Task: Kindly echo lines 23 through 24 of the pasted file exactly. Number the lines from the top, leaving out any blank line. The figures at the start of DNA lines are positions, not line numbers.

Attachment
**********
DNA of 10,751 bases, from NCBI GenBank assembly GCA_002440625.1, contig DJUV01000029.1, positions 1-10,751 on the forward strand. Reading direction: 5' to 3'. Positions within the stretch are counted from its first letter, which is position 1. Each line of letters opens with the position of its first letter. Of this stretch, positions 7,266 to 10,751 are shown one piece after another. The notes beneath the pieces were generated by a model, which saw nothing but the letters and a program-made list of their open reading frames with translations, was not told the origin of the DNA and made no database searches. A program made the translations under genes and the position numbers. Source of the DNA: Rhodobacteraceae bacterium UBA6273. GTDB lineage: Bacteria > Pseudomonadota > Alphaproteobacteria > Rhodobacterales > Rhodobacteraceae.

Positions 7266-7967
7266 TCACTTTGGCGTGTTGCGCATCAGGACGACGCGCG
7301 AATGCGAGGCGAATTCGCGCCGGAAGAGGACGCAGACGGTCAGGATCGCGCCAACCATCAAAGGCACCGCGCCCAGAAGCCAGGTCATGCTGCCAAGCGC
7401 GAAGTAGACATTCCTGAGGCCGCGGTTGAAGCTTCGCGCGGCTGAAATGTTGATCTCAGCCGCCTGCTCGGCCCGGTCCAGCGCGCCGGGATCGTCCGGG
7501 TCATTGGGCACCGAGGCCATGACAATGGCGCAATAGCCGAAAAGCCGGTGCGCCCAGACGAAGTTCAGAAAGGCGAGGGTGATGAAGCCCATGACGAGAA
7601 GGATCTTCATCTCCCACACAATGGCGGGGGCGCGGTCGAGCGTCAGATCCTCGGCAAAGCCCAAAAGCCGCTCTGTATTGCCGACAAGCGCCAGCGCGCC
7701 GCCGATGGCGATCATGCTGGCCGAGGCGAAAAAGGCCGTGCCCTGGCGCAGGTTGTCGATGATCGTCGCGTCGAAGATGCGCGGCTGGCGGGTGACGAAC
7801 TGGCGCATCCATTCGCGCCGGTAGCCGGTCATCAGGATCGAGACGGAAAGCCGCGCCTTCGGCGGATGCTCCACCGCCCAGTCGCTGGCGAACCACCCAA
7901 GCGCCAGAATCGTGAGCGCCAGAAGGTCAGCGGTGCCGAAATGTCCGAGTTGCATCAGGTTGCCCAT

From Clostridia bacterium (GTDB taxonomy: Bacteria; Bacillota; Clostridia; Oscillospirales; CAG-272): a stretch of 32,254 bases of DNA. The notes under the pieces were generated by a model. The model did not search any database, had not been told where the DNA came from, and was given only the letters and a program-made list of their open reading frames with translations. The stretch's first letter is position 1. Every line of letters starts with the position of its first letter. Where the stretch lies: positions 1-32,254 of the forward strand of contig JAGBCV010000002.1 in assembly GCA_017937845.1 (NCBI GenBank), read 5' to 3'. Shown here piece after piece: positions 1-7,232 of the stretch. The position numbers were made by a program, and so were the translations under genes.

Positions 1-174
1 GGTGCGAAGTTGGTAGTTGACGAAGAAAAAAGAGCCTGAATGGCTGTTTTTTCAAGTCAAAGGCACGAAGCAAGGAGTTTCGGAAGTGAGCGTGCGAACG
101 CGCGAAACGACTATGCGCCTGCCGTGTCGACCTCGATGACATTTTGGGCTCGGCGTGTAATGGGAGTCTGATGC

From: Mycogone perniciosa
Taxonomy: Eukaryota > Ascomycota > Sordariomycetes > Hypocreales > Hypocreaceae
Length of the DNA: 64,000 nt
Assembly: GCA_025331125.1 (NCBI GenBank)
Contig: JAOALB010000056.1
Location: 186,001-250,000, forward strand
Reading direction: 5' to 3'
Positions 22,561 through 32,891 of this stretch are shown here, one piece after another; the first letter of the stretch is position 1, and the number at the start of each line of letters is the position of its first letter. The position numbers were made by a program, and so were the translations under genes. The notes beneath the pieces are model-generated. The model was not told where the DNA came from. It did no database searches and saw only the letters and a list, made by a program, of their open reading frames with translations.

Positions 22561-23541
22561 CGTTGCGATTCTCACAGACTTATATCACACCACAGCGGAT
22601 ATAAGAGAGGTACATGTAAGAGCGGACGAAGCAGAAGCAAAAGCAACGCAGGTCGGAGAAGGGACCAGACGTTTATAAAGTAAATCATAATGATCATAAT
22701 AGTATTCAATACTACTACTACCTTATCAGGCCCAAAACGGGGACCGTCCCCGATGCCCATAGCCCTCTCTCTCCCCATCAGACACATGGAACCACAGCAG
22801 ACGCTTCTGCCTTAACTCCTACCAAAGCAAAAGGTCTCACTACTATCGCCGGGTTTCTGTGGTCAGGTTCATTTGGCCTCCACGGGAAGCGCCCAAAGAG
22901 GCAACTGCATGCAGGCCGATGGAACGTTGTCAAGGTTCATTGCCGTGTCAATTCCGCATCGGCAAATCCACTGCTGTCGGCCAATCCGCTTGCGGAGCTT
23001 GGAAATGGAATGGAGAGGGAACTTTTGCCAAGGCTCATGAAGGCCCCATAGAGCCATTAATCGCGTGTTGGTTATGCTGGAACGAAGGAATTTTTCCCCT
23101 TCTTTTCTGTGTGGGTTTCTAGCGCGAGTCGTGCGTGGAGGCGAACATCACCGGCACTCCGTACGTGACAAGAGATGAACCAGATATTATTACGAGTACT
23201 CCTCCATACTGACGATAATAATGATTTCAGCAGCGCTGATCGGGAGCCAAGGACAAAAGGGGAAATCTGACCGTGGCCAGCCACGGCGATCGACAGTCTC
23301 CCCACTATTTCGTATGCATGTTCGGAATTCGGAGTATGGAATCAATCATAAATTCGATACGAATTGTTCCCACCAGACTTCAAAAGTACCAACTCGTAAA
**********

Positions 22561-23541
22561 CGTTGCGATTCTCACAGACTTATATCACACCACAGCGGAT